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Thread: The Seedy World Of Hackers Who Trade Celebrity Nudes

  1. #1

    Default The Seedy World Of Hackers Who Trade Celebrity Nudes

    "Several deep dives by security researchers into the secretive online world of stolen nudes paints a very different picture. An underground trade in these high-profile images has been going on for years, and continues today. This leak was likely an aberration, a clueless move from a greedy rookie that exposed a long-hidden ring built around stealing and trading private photos of high-profile women. Disturbingly, according to those with knowledge of the trading rings, these leaked photos represent just the tip of the iceberg, an accidental glimpse into a world that would have preferred to stay buried."

    A GLIMPSE INTO A WORLD THAT PREFERS TO STAY HIDDEN

  2. #2

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    I think people have to come to the realization that anything stored online is at risk of being exposed. They need to be ambivalent to the prospect of its release to the public.

    It's worse than having your financial information compromised. That can be repaired, and if you're vigilant, usually at no cost. But once photos are out there, you can't get them back.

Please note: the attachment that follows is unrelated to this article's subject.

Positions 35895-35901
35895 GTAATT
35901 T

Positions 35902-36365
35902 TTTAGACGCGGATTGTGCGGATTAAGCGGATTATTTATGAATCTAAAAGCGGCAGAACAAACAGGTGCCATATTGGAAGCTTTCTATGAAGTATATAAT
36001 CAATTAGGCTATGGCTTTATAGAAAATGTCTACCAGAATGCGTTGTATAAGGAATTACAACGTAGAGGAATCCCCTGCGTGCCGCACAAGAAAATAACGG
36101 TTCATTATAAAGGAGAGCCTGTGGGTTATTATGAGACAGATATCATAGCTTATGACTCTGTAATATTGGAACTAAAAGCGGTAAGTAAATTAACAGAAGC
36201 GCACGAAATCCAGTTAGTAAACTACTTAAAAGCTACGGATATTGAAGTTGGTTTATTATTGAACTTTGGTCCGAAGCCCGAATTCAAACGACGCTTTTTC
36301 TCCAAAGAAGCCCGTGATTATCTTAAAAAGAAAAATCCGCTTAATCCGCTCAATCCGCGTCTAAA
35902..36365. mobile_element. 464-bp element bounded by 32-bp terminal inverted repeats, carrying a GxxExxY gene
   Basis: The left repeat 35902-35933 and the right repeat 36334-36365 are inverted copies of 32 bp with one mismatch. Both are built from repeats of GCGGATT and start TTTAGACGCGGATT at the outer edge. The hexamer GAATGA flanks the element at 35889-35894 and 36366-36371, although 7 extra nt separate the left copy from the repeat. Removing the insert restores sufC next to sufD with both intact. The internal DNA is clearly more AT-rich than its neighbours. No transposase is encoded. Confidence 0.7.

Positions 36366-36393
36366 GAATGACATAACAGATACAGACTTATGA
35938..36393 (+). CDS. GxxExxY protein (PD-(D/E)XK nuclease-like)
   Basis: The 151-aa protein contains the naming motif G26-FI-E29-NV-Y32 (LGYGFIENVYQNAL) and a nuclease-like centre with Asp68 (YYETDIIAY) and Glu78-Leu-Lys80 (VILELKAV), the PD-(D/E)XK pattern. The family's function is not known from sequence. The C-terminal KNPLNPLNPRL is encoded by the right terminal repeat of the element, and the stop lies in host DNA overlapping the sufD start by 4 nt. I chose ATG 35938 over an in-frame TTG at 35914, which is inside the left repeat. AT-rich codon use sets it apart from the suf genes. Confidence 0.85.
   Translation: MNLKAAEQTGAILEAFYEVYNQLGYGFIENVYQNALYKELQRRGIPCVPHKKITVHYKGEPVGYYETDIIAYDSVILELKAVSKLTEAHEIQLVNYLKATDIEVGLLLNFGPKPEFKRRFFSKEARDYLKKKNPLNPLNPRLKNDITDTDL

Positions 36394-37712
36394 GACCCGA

Last edited by ZippyTheChimp; September 10th, 2014 at 10:52 AM.

  3. #3

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    Regrettably, I agree.

    The issue with I-Cloud (or for that matter google clound services for android) is once it is set-up, it automatically backs up data and photos from your phone. You don't really have to store data it on-line, IOS or i-tumes automatically does if for you. Because the back up function is a passive process, it is easy to forget or not realize your photos are being stored.

    In addition, when deleting photos from your phone i-cloud is synced and updated. Unfortunately, what most people don't realize (including me until recently) is even after deletion, a digital foot print remains that apprantely can reproduce the deleted photo.

    As troubling as this is, I am more confounded by some of the media coverage which has bascially take the "blame the victim" approach. News pundits from mos of the cable outlets are somehow suggesting these young women are to blame for having the audacity to take nude photos of themselves for their private purposes, as if to suggest they are moral degenerates who got what they deserved. Many of the Fox anchors are taking this position, but they are not alone. On Morning Joe, Minka Brzezinski appeared to be positively mortified that someone would have the audacaity to take an actual nude photo of themselves for thier own personal purposes.